Blog By Garima Chaudhary, Financial Crime and Compliance Management Specialist, Oracle Financial Services
As regulatory scrutiny increased, and monitoring systems started to generate an enormous number of cases, the option institutions had was to increase manpower to handle the workload. Increasing the manpower have drastically increased the cost of compliance. Such increasing costs have caused enterprises to start looking at advance analytics and data scientists as smarter investments in the long run. Analytics technologies like to predict upcoming cases. The technology helped reduce the false positive ratio by a large degree. These systems have remained mostly disparate in siloes, thereby decreasing the for most enterprises. Newer FinTech multi country-based products & services have further complicated financial crime risk making detection of organized, sophisticated crimes even tougher.
Traditional Approach – Ineffectiveness in Analytics
Added , need for machine learning, and , have been critical drivers for institutions to create sizeable highly skilled analytics team. Large data sets from production & non-production systems are needed for analytics to perform data discovery & regular model optimization. Generally, data provisioning can take very long, and by the time the data is made available, it might already be outdated. Moreover, drastic changes in the risk profile of customers or entities require access to non-production data along with production data. Again, a longer time for data provisioning does not provide must-have coverage to financial crime risk. Lastly, tools with restricted data science languages limit the ability to provide coverage for complex behaviors, such as a network of external & internal parties. This approach makes the data discovery & optimization process expensive & highly inefficient.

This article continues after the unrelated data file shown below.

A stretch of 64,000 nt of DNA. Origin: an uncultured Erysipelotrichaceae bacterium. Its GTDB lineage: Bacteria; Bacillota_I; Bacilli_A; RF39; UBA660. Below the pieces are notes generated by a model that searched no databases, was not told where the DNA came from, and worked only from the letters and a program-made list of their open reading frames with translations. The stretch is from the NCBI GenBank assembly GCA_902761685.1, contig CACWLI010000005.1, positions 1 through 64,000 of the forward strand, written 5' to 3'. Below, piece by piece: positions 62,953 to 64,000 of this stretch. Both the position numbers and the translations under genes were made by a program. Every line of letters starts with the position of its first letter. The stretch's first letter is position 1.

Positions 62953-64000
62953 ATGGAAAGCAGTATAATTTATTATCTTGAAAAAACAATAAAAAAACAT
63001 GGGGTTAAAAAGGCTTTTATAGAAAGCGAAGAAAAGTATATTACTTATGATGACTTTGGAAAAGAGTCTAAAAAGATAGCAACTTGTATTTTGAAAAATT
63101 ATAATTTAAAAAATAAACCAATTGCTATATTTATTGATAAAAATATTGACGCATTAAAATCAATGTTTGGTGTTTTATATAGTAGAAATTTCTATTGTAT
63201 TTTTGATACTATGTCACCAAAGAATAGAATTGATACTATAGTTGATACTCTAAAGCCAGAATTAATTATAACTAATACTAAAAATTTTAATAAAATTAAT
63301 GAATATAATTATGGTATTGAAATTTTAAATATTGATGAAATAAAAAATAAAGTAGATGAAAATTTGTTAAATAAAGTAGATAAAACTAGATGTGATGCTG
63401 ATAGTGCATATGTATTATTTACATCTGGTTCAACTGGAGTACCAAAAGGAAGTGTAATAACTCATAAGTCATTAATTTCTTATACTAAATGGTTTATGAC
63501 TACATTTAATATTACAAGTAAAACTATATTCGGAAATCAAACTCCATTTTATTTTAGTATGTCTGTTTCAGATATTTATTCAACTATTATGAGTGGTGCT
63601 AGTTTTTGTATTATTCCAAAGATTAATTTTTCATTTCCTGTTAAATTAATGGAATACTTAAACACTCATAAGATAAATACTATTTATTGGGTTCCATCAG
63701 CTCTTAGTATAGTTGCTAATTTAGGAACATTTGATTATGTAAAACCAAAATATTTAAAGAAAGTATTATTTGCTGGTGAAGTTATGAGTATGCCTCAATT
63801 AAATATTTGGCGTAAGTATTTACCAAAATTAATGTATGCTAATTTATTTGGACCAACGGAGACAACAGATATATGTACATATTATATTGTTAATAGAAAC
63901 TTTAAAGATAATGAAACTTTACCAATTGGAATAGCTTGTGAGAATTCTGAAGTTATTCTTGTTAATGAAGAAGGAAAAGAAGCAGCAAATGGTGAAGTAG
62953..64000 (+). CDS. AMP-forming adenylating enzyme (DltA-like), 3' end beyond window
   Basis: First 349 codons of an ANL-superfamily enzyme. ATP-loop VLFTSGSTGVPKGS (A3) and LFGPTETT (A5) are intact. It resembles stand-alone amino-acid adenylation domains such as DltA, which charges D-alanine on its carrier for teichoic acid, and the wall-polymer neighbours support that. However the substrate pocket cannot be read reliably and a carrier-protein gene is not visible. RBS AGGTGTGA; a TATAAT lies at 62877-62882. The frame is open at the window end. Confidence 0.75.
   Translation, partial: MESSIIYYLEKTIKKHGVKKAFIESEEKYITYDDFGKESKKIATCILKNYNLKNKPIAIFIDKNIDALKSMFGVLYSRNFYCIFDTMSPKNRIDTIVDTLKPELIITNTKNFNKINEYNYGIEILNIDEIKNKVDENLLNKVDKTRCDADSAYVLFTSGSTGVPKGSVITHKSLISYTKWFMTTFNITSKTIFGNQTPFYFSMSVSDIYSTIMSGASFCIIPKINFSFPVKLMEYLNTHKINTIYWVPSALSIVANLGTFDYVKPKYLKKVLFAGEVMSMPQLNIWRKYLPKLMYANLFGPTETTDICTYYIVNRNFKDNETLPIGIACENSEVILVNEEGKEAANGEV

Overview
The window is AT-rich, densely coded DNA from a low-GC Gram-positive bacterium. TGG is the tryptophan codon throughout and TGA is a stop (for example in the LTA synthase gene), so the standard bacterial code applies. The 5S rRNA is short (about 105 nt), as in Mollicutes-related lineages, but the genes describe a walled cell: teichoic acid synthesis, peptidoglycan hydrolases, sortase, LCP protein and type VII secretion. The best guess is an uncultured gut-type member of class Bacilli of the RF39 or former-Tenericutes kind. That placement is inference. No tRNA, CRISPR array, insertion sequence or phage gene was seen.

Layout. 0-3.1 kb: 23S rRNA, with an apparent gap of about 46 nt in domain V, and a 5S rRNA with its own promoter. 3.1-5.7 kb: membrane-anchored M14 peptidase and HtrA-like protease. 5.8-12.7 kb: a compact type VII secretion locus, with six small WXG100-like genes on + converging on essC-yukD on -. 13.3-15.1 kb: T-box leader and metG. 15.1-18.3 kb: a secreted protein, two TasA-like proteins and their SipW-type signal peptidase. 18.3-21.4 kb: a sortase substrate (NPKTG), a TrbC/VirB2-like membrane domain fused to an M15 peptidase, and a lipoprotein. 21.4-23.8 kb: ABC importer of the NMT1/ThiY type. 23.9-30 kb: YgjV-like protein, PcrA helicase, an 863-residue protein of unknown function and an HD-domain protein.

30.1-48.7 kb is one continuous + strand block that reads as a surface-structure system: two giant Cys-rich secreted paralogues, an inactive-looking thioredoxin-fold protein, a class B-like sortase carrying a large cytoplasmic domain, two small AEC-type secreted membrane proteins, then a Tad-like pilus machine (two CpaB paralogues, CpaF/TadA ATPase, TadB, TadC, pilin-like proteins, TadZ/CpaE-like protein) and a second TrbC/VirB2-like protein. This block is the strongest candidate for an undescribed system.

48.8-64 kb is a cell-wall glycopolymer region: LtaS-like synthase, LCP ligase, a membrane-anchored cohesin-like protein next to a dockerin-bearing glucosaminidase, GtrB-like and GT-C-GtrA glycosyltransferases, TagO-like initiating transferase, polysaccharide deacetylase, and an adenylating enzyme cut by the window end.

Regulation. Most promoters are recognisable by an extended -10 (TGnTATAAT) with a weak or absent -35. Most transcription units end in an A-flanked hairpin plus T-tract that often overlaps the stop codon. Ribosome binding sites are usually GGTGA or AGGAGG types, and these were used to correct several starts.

RPA Can Win Games but Not a Championship – Investigation Challenges
It is well established that, for cases, investigation analysts spend almost 80% of the time gathering the information and just 20% of the time analyzing the collected data. Time spent gathering data makes the investigation process the most expensive element in financial crime & compliance program. In recent years, has been leveraged to solve data gathering challenge. RPA has reduced overall data gathering time significantly, though it does not provide insight & connection between hidden parties. The lack of insight & connections makes the investigation process highly inefficient and exposes institutions to organized financial crime risks.
3 Ways to Turn Anti-Financial Crime Compliance into a Competitive Advantage
1. Unified Platform for Monitoring, Investigation & Analytics is Vital:
Quite a few leading institutions leverage a . However, analytics for data exploration, above the line tuning / below the line tuning and new risk coverage are in disparate systems. A unified strategic platform for analytics fully integrated with detection & investigation will ensure timely & quality availability of production data. Additionally, machine learning models require huge volume & a wide variety of data attributes. Data attributes such as case outcome & supported evidence can be efficiently fed into machine learning models, when programmed into unified fully integrated platforms. Additionally, a unified platform can drastically reduce the operational time of newly authored models to production, which is essential for the efficient model optimization process.
2. Polyglot Model Authoring with On-demand Data Access:
When a system is jammed with fewer analytics languages, it limits the institution’s ability to leverage numerous open-source languages as per specific requirements. For example, individual languages prove better while integrating with , or can better handle large volumes from Hadoop (Example: ) as compared to other words. Which implies, the ability to leverage multiple analytics languages is essential to the growing need for improved analytics. Strategic solutions should leverage popular data languages such as R, Python, and SQL, for productivity.